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Rush dip their fingers into the holy water of prog and come out with a often misunderstood slab of rock. Everything you would come to know of Rush peeps out for the first time and shows its potential. Though this isn't the Rush we would all later know and love this record is definitely worth hearing to see where it all began.
The album kicks off with a great rock/bluesy riff in "Bastille Day" which all in all is a pretty good song. Some good riffs present themselves with Geddy Lee's supportive bass playing along with Neils precise drumming makes this song worth hearing.Throwing in some odd times here and there for prog's sake. This track has some nice cheerful energy and keeps the song moving without tiring itself out. A nice solo ends the song for a good wrapping and makes the song seem somewhat complete.
Following is the more "retro Rush" song, "I Think I'm Going Bald". This is easily the weakest song on the whole album. The whole blues set up and ridiculous lyrics makes it hard for me to take seriously. The riffs are okay i guess, typical blues stuff that you've probably heard before. Towards a middle there is strange solo that seems kinds of out of place. It doesn't necessarily fit the song too well or really sound good at all. All of this combined make a really weak track.
"Lakeside Park" makes up for the previous track by giving a great ballad like structure that is very chill. Lee also shows some cool independent bass lines here that make the whole laid-back feel even better. Peart's drumming is very laid-back as well. Making a tight pocket for a great chorus and verse. Peart also throws out some nice rolls in this track that fit well. Overall great track, best one on the first side in fact.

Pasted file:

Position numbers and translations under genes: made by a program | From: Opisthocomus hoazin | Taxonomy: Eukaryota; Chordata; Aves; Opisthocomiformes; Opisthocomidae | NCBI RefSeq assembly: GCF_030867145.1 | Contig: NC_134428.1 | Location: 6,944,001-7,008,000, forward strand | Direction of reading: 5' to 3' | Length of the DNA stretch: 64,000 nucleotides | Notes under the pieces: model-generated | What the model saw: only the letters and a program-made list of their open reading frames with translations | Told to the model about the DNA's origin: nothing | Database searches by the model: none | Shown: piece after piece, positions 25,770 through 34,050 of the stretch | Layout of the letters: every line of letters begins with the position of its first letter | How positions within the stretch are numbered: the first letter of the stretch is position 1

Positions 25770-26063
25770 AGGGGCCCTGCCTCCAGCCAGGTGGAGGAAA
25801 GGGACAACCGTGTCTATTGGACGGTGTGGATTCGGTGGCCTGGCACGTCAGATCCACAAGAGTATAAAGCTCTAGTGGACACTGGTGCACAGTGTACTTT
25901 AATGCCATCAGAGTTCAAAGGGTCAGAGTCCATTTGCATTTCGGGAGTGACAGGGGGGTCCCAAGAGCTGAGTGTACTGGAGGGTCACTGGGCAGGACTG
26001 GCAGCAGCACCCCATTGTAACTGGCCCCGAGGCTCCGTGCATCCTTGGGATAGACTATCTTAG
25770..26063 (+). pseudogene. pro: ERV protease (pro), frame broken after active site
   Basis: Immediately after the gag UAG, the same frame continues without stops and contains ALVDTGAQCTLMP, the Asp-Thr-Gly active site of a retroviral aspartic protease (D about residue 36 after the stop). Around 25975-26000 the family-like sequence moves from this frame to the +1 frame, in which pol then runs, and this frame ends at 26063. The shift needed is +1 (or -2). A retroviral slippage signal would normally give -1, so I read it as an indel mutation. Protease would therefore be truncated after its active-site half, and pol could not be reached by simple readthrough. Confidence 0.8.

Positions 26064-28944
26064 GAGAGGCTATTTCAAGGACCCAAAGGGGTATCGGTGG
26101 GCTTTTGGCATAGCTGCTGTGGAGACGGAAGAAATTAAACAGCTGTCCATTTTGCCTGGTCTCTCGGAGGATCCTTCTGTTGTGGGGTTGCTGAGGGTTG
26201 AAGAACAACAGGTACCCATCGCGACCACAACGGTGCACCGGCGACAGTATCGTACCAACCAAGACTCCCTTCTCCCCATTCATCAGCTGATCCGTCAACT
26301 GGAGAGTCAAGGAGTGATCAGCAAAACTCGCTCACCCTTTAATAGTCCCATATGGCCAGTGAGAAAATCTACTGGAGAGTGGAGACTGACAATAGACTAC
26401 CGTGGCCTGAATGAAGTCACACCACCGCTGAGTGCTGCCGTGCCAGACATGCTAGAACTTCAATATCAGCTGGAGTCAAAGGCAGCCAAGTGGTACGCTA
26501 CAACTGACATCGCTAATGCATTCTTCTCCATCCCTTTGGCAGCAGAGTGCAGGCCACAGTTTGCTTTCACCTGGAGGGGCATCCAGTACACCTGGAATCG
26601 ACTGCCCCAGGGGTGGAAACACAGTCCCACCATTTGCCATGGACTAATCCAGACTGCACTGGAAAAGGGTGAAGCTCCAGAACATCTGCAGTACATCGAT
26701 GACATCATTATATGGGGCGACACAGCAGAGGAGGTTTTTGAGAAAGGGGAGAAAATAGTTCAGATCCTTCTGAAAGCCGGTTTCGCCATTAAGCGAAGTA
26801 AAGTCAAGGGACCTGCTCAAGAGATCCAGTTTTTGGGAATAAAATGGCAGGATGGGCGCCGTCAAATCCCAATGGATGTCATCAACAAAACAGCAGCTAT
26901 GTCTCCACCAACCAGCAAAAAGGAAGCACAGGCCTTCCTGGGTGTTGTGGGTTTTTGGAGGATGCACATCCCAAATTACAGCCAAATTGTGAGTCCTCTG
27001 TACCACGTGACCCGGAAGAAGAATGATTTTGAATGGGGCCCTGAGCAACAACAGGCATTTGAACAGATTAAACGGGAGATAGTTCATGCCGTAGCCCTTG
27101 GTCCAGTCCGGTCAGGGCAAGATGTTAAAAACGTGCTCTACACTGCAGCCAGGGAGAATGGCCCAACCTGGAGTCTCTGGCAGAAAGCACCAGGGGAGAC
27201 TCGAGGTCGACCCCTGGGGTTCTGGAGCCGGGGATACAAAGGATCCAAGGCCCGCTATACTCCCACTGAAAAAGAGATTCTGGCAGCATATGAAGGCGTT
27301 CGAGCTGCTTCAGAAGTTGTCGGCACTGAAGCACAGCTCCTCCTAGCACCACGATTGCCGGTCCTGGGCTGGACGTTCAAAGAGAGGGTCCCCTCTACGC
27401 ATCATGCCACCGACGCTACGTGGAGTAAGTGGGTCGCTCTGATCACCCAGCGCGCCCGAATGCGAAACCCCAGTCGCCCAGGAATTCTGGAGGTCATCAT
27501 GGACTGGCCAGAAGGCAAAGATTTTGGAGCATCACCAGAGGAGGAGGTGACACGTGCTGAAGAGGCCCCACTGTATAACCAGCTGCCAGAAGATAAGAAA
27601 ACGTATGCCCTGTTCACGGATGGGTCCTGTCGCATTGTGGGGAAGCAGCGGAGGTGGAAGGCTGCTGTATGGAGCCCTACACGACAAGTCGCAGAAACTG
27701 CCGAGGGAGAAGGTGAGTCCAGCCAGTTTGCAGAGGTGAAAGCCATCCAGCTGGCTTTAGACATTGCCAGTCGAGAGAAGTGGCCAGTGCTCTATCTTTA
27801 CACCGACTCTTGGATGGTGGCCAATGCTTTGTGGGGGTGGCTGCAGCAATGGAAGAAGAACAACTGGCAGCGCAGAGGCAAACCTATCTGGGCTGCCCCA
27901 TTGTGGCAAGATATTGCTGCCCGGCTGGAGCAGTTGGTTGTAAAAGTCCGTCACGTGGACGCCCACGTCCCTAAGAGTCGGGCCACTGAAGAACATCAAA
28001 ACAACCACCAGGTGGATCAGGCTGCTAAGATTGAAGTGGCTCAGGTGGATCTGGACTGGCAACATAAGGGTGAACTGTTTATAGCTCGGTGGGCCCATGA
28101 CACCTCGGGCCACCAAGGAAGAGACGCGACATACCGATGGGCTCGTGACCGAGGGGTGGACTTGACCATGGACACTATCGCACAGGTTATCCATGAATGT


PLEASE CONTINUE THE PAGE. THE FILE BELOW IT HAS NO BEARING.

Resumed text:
On to the first of two epics, "The Necromancer". This song totally kicks ass. Opening with, "Into the Darkness", a deepened voice over from Peart, and along with a great slow, clean chord progression, set up a good atmosphere for the rest of the song. Lee's scared voice tell the story of journeying on into darkness, which fit perfectly with the music. The song then makes a dramatic change into a dark murky blues riff that fucking rules. The rest of the song follows the same setup and makes this album totally worth your money.
The second epic, "The Fountain of Lamneth", though a truly great epic can kind of seem like five 4 minutes song played one after another with loosely connected lyrics. All in all this is the best track on the album showing Rush's true potential has prog artists. "In the Valley" has a great opening acoustic intro that fits well and the lyrics also tell a great tale of a man traveling to the mountains to visit the Fountain of Lamneth. There are some really enjoyable parts in this 20 minute epic. Like the slow parts on, "In the Valley" and "No One at the Bridge" which have some amazing clean guitar work, and fantastic vocal lines.A very great solo also makes its way into "No One at the Bridge". Not to forget Peart's great drum solo between the two, "Didacts and Narpets". Though it can be underwhelming it shows Peart's ability to roll quick and accurate 16ths and triplet rolls. "Panacea" and "Bacchus Plateau" feel like 2 completely different songs that have almost nothing to do with the epic other than maybe the lyrics. Not to say these are good parts they just feel thrown in and out of place. Following a reprisal of "In the Valley" the song ending feeling awkward and slightly incomplete as if they didn't know how to properly end the song.
In the end this is an experimental record in Rush's career and they seem to miss the mark in a few parts but it doesn't completely take away from this great record. This is a must have for any fan looking to see Rush's transformation into maturity and them trying new things.
Favorite Tracks: The Necromancer, The Fountain of Lamneth
Least Favorite Tracks: I Think I'm Going Bald